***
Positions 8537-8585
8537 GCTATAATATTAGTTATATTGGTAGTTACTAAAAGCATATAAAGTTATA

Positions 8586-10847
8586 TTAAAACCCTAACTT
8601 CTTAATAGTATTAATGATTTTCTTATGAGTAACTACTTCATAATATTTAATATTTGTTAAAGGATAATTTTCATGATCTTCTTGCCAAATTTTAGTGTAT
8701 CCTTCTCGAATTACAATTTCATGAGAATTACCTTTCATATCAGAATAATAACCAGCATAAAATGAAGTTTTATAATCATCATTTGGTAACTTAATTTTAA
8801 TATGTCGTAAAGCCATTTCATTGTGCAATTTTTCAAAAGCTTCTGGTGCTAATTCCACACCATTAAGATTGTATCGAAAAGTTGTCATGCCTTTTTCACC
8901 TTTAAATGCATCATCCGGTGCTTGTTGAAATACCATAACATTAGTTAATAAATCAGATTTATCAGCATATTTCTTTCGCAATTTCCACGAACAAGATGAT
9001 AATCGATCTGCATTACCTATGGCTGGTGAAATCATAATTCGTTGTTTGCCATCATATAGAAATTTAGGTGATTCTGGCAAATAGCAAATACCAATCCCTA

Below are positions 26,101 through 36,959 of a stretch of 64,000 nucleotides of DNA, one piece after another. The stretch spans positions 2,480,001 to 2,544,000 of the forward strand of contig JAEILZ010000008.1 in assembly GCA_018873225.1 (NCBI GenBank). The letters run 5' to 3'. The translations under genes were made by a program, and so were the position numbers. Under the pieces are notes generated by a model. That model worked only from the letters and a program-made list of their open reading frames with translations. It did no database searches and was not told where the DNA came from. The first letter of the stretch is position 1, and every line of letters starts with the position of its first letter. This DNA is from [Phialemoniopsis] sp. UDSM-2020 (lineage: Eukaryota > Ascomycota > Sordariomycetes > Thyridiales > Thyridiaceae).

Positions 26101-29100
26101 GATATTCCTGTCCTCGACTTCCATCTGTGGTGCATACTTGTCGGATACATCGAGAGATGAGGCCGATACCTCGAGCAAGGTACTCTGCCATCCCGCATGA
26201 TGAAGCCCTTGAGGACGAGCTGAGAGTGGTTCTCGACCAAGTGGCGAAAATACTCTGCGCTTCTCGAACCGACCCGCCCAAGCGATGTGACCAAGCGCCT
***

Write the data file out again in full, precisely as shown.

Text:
Positions 8537-8585
8537 GCTATAATATTAGTTATATTGGTAGTTACTAAAAGCATATAAAGTTATA

Positions 8586-10847
8586 TTAAAACCCTAACTT
8601 CTTAATAGTATTAATGATTTTCTTATGAGTAACTACTTCATAATATTTAATATTTGTTAAAGGATAATTTTCATGATCTTCTTGCCAAATTTTAGTGTAT
8701 CCTTCTCGAATTACAATTTCATGAGAATTACCTTTCATATCAGAATAATAACCAGCATAAAATGAAGTTTTATAATCATCATTTGGTAACTTAATTTTAA
8801 TATGTCGTAAAGCCATTTCATTGTGCAATTTTTCAAAAGCTTCTGGTGCTAATTCCACACCATTAAGATTGTATCGAAAAGTTGTCATGCCTTTTTCACC
8901 TTTAAATGCATCATCCGGTGCTTGTTGAAATACCATAACATTAGTTAATAAATCAGATTTATCAGCATATTTCTTTCGCAATTTCCACGAACAAGATGAT
9001 AATCGATCTGCATTACCTATGGCTGGTGAAATCATAATTCGTTGTTTGCCATCATATAGAAATTTAGGTGATTCTGGCAAATAGCAAATACCAATCCCTA

Below are positions 26,101 through 36,959 of a stretch of 64,000 nucleotides of DNA, one piece after another. The stretch spans positions 2,480,001 to 2,544,000 of the forward strand of contig JAEILZ010000008.1 in assembly GCA_018873225.1 (NCBI GenBank). The letters run 5' to 3'. The translations under genes were made by a program, and so were the position numbers. Under the pieces are notes generated by a model. That model worked only from the letters and a program-made list of their open reading frames with translations. It did no database searches and was not told where the DNA came from. The first letter of the stretch is position 1, and every line of letters starts with the position of its first letter. This DNA is from [Phialemoniopsis] sp. UDSM-2020 (lineage: Eukaryota > Ascomycota > Sordariomycetes > Thyridiales > Thyridiaceae).

Positions 26101-29100
26101 GATATTCCTGTCCTCGACTTCCATCTGTGGTGCATACTTGTCGGATACATCGAGAGATGAGGCCGATACCTCGAGCAAGGTACTCTGCCATCCCGCATGA
26201 TGAAGCCCTTGAGGACGAGCTGAGAGTGGTTCTCGACCAAGTGGCGAAAATACTCTGCGCTTCTCGAACCGACCCGCCCAAGCGATGTGACCAAGCGCCT